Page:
Tuesday, January 16, 2018
Week 18 (From the Book): To Live in Harmony with Nature in a Manner that is Above Nature
In the eighteenth week, of Rosh Chodesh Shevat, it is the turn of the grasshopper to call out to G-d, stating: “I lift my eyes to the mountains, from whence will my help come?” (Psalm 121:1) The song of the grasshopper is one of prayer and faith.
The song of the grasshopper, the eighteenth animal, is so closely tied to the song of the eighth animal, the swift. The swift’s song is the verse that immediately follows the grasshopper’s. It answers the grasshopper’s question, singing: “My help comes from the Lord, Creator of Heaven and Earth.” (Psalm 121:2) As mentioned above, the number eight is connected to that which is extraordinary, beyond nature.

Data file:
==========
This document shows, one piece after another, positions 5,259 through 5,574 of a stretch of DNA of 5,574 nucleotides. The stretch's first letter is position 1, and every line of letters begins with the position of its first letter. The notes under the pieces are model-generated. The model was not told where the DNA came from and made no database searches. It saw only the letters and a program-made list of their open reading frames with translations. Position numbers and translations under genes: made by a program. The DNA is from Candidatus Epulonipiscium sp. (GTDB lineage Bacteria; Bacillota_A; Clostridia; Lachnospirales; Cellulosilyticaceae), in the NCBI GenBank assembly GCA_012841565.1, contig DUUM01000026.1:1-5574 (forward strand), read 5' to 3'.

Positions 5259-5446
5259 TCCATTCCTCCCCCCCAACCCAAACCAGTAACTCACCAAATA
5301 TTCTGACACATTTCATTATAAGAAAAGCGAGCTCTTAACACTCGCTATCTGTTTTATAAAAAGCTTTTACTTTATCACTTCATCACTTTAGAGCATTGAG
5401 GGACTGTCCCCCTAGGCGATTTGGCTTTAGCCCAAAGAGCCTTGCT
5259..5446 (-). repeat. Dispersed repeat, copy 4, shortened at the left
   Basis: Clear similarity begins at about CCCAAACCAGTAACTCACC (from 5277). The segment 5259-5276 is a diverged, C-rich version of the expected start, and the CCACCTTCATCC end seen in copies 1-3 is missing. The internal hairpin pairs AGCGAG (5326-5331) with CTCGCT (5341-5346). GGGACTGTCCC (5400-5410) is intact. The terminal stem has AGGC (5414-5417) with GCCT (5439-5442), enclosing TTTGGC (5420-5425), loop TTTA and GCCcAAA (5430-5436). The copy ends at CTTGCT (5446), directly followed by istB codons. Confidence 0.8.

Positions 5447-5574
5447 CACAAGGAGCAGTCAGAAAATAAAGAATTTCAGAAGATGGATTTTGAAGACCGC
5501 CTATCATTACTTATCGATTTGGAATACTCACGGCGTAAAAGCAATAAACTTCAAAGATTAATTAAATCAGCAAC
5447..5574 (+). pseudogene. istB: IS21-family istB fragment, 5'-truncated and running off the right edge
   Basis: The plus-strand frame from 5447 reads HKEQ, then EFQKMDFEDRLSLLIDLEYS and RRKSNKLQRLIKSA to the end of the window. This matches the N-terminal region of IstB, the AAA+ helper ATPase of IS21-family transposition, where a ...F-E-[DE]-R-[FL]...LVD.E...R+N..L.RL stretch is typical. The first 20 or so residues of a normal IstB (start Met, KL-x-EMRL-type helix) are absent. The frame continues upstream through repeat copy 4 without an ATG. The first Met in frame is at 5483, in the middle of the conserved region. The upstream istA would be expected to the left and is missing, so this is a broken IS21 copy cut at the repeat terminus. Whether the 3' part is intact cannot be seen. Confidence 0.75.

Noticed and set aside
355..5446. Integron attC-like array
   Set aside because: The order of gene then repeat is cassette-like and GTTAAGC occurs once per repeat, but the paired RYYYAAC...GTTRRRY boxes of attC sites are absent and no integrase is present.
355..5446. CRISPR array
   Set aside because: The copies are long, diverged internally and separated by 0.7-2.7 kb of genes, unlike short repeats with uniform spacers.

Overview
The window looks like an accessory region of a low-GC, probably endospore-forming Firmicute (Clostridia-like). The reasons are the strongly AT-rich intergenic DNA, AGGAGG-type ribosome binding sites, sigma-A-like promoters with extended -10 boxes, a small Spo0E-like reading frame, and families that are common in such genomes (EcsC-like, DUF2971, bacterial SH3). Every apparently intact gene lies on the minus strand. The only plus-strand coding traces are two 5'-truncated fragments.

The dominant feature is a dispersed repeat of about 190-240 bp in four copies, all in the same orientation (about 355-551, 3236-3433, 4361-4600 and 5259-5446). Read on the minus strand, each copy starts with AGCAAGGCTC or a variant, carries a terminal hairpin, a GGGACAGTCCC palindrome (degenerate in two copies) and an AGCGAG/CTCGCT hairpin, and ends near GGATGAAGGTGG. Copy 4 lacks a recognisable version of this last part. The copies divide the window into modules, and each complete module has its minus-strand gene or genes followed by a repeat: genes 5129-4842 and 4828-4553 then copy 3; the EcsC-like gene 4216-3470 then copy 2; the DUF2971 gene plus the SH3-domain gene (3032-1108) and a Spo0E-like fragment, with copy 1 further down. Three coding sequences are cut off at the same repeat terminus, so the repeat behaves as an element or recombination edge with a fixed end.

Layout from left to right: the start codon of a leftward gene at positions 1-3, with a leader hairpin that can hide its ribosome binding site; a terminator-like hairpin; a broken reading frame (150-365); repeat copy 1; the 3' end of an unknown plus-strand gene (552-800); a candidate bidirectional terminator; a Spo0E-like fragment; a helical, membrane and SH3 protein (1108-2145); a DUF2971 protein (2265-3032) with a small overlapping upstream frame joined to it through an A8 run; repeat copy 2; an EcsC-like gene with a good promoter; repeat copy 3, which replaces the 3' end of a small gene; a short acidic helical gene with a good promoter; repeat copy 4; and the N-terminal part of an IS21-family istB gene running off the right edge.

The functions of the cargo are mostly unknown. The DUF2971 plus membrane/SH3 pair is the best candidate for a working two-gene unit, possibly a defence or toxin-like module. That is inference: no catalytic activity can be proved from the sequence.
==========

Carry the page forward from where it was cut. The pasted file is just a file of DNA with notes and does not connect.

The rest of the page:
The grasshopper’s song seems to always fall in the weeks in which we read the weekly Torah portions of Vaera or Bo. These portions depict the plagues (including that of locusts) inflicted on the Egyptians, perhaps the ultimate example of help coming directly from G-d, in a manner that is completely beyond nature.
The month of Shevat is marked by Tu B'Shvat, the New Year of the Trees, which occurs on the fifteenth day of the month of Shevat. There is a debate in the Mishnah as to whether the New Year of the Trees should be celebrated on Rosh Chodesh Shevat or on the fifteenth, as is the custom.
The month of Shevat is deeply tied to the concept of faith. We celebrate the Rosh Hashanah of the Trees while still in the midst of winter.